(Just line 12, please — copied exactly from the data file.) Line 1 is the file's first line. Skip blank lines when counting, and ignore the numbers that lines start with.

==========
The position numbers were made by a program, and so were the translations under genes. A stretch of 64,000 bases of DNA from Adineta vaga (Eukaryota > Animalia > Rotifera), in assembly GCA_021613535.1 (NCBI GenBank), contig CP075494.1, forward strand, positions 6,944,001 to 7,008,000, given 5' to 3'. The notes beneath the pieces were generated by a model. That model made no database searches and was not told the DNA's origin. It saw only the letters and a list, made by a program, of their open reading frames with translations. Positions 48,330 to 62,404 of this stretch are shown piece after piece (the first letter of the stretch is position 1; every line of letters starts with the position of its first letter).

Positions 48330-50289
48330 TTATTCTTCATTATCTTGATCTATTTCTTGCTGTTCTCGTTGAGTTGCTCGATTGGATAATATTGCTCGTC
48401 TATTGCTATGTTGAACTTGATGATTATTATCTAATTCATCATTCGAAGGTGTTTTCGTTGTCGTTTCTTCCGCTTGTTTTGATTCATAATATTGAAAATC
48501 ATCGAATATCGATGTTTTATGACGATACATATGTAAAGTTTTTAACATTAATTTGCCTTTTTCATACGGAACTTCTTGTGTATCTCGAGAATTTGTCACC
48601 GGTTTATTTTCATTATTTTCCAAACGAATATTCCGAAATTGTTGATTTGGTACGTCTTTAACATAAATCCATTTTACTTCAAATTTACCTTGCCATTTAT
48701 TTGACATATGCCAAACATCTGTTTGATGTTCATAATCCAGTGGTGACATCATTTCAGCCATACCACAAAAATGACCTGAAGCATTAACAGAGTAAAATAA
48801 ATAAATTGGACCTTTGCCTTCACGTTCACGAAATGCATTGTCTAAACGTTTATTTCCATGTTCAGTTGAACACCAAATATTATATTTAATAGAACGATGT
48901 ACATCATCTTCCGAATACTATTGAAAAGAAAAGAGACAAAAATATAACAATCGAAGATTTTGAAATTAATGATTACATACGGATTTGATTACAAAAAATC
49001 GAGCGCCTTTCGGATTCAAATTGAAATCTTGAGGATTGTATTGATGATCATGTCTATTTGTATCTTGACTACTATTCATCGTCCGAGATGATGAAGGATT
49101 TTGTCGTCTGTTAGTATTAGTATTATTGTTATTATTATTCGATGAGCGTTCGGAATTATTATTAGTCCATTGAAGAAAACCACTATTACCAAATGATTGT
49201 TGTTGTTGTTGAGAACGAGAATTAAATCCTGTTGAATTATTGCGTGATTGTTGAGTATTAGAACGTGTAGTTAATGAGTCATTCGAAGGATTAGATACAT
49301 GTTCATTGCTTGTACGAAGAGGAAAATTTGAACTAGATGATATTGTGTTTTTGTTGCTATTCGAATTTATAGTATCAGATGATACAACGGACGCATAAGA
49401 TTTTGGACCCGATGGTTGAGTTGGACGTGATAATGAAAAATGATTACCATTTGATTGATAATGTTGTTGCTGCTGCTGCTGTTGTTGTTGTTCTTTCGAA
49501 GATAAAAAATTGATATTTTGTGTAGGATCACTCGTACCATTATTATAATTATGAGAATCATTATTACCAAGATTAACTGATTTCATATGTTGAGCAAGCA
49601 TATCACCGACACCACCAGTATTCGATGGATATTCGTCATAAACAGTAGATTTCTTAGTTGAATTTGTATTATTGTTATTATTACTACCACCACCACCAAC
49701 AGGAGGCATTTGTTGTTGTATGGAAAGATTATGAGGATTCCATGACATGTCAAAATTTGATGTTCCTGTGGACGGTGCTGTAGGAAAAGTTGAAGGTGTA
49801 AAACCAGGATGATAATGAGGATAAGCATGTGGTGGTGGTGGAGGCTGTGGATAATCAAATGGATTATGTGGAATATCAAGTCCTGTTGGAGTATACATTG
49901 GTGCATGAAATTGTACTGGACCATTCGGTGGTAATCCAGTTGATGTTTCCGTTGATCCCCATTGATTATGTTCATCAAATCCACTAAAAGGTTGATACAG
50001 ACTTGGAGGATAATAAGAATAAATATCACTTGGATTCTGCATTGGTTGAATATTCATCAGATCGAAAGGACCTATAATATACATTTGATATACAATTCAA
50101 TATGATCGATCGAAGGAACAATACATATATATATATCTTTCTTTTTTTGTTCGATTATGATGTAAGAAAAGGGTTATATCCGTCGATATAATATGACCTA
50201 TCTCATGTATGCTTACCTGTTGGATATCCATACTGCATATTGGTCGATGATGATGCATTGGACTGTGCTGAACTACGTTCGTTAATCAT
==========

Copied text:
49201 TGTTGTTGTTGAGAACGAGAATTAAATCCTGTTGAATTATTGCGTGATTGTTGAGTATTAGAACGTGTAGTTAATGAGTCATTCGAAGGATTAGATACAT